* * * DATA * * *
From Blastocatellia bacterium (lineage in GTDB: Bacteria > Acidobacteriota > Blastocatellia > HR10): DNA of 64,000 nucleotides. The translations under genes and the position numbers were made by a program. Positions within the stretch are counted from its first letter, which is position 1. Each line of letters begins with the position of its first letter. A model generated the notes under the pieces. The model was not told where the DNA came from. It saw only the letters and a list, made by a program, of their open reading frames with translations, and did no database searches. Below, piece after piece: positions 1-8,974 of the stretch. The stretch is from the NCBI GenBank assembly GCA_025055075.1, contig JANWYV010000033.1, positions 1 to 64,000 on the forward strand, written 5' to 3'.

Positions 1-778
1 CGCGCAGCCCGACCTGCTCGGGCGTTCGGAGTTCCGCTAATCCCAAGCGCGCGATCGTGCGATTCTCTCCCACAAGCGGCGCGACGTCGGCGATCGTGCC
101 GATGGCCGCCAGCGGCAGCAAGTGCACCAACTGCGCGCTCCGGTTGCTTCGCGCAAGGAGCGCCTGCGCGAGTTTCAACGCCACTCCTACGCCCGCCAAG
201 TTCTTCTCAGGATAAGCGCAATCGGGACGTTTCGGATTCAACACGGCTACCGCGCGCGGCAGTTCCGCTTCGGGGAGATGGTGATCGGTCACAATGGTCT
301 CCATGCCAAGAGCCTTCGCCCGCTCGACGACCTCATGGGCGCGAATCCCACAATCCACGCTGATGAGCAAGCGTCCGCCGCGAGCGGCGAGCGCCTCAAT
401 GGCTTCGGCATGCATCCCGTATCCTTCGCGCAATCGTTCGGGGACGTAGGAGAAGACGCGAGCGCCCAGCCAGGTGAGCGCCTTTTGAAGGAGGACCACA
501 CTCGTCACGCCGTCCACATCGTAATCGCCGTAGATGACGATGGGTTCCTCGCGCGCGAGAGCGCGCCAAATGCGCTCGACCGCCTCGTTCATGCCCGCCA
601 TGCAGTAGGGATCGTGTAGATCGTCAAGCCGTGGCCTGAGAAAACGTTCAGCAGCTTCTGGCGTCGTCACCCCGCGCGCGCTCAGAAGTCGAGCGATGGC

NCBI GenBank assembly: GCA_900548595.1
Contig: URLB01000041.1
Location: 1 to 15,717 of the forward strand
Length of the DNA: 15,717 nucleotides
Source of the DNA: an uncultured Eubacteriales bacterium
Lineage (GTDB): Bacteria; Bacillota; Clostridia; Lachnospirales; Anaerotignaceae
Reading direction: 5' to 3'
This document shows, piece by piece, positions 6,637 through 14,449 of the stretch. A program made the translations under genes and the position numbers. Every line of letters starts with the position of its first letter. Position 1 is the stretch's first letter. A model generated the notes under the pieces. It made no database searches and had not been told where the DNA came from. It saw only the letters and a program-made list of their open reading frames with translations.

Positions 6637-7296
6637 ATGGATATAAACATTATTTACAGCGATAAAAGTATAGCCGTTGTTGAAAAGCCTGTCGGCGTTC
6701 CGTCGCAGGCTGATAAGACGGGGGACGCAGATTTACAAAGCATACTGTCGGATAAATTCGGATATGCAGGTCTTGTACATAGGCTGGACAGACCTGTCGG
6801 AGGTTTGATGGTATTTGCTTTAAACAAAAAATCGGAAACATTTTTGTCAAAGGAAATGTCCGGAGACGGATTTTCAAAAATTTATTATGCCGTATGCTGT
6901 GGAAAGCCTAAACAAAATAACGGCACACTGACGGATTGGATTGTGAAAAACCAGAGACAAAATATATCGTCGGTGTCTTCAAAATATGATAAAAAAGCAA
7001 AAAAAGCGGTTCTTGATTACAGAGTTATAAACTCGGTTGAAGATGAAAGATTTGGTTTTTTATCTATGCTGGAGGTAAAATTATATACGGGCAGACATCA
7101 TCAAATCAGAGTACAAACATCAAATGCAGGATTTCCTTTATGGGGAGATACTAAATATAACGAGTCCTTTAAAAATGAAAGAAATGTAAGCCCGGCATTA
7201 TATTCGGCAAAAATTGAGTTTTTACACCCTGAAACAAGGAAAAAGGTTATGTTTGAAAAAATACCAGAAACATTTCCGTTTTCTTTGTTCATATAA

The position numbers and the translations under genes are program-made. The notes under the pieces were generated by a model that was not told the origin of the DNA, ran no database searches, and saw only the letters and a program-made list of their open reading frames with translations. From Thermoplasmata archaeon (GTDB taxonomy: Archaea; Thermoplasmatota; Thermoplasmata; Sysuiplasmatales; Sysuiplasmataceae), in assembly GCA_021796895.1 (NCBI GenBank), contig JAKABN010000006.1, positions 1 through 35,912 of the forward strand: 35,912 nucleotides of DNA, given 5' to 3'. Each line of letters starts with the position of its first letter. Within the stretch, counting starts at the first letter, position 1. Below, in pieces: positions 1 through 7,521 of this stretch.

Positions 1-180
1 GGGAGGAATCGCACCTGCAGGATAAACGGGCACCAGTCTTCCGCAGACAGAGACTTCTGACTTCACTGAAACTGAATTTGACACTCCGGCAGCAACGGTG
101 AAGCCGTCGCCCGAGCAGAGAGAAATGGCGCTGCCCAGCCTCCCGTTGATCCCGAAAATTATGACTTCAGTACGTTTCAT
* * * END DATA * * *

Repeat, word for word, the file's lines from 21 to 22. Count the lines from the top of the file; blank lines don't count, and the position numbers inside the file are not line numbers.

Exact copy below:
6801 AGGTTTGATGGTATTTGCTTTAAACAAAAAATCGGAAACATTTTTGTCAAAGGAAATGTCCGGAGACGGATTTTCAAAAATTTATTATGCCGTATGCTGT
6901 GGAAAGCCTAAACAAAATAACGGCACACTGACGGATTGGATTGTGAAAAACCAGAGACAAAATATATCGTCGGTGTCTTCAAAATATGATAAAAAAGCAA